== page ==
This recipe is vastly improved using the right ingredient, corn flour, rather than the course corn meal that made the first time like eating sand. The photo of the finished product I daresay is beautiful.
I'm not sure, however, if they're "good." It may look like a moist, dense cake, but the corn flour ensures a flat texture that dissolves into a paste of silt in the mouth. It doesn't really taste baked--it's more like a grain paste molded into a pleasing shape, like a corn halvah.
This time I spread the dough in a round pie pan, baking it as a sort of giant cookie, and then slicing into eighths once it was glazed and cooled. Which admittedly makes far larger biscuits than called for.
It's only the texture I'm iffy about--the flavors of lemon and corn go well together I think.
Why did I try this in the first place? Because the photos looked nice. Now I've taken an appetizing (I think) photo, in a different way, of more or less the same thing. If this weren't such an oddity, the world might be full of mouth-watering photos of it. Culinary hobbyists' kitchens everywhere would pop out these sunny-looking treats. The texture I've described as displeasing might instead be the subject of a poetics of delicacy. Like chocolate, a few strange people would never like it, much to the confusion and even mild distrust of everyone else. Or maybe not. There's more to gastronomic phenomena than photography.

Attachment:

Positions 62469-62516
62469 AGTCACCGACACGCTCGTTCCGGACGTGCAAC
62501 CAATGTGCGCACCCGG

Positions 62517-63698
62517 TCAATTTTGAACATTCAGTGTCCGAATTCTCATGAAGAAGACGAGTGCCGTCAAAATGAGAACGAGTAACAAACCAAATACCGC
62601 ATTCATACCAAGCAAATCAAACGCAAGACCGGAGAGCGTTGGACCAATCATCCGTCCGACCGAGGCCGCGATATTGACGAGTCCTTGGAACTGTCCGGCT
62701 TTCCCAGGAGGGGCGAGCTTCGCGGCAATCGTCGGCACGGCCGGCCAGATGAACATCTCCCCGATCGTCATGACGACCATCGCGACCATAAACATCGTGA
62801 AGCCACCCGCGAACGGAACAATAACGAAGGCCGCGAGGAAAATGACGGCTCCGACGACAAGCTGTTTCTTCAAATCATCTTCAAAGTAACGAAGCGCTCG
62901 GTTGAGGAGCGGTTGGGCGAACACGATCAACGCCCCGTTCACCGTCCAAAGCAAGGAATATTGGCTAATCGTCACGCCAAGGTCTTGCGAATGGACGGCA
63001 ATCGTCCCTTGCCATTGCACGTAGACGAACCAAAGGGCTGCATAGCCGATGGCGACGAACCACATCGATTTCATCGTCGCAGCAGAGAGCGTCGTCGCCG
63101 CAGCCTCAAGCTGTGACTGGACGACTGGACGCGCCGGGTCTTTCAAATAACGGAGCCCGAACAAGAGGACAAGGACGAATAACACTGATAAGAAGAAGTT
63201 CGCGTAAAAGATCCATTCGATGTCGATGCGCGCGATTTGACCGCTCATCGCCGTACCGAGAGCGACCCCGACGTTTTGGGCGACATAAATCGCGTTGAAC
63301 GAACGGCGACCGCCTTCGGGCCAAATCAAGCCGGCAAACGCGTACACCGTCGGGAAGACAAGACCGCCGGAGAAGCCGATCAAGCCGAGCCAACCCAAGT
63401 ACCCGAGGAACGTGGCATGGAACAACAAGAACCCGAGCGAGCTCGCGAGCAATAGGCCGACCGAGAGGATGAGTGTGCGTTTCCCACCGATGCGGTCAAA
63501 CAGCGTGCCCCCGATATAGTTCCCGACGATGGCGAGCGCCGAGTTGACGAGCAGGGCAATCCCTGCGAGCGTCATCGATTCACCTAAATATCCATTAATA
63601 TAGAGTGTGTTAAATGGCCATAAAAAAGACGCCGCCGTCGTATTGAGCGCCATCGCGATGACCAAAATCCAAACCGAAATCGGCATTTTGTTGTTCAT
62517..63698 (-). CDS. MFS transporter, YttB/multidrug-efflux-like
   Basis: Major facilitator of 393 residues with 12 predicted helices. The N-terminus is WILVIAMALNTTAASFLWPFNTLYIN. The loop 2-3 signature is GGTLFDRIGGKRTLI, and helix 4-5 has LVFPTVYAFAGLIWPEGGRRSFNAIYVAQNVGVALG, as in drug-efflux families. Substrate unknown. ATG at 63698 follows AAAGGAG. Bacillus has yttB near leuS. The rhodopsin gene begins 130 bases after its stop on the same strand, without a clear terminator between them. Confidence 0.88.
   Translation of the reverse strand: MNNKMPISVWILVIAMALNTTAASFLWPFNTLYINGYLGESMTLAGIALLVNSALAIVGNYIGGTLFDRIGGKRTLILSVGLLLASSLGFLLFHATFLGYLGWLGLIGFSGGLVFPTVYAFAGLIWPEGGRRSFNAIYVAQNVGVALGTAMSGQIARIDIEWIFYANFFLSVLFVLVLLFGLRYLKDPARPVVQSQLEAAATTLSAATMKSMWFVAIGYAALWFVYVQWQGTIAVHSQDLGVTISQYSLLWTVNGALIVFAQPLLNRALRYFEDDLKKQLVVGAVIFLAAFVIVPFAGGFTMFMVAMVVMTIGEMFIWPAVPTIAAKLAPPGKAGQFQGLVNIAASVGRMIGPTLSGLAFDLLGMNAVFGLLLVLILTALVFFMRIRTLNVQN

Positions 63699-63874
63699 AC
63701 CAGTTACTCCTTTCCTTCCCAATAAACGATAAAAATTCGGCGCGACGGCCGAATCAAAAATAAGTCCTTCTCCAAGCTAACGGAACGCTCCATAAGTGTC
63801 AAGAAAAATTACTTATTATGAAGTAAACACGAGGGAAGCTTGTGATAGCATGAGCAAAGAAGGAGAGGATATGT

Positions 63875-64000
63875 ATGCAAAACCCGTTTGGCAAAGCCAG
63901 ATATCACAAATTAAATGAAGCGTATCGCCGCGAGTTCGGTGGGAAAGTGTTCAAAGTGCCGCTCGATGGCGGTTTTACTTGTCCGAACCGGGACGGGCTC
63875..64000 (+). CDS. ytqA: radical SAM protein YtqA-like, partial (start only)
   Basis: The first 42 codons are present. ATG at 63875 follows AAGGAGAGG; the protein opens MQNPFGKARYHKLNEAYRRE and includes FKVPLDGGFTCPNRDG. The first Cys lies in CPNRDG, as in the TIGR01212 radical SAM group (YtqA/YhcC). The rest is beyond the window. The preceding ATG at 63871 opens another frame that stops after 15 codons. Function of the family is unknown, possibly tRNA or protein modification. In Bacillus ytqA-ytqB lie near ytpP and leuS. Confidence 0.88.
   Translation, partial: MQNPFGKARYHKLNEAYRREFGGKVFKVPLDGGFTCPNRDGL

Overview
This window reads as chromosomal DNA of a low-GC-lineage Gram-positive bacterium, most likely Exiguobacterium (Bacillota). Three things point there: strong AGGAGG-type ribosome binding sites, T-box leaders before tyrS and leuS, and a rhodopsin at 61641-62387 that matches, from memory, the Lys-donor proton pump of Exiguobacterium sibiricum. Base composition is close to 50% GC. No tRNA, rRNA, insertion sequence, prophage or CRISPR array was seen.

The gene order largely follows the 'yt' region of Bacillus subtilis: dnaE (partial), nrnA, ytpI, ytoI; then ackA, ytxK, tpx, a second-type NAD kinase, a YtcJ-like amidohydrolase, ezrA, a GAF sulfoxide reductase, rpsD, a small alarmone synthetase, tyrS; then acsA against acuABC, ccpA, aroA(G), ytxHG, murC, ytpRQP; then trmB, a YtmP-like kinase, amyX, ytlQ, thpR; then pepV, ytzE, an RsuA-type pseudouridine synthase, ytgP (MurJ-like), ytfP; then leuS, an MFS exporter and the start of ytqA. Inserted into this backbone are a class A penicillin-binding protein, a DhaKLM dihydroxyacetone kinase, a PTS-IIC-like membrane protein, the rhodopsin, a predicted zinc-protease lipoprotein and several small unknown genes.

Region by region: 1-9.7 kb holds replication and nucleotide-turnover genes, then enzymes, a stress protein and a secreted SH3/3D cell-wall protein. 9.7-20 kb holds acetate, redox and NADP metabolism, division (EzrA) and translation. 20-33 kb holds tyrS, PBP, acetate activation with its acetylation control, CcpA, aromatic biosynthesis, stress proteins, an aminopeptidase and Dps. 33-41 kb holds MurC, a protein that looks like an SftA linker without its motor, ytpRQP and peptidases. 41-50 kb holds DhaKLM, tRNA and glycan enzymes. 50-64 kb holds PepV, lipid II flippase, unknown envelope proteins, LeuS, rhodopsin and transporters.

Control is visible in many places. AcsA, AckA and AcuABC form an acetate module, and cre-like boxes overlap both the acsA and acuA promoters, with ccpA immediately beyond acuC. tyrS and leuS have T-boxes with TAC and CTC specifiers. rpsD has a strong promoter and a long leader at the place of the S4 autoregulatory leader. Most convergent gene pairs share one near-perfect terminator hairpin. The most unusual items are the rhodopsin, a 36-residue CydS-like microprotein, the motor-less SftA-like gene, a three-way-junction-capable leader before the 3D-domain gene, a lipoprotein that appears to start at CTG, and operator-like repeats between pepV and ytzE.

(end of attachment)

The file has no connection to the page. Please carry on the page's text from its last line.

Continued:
What did the gelatinous goodies of the 1950s taste like? And I don't mean "what would they taste like if we made them today and tried them?"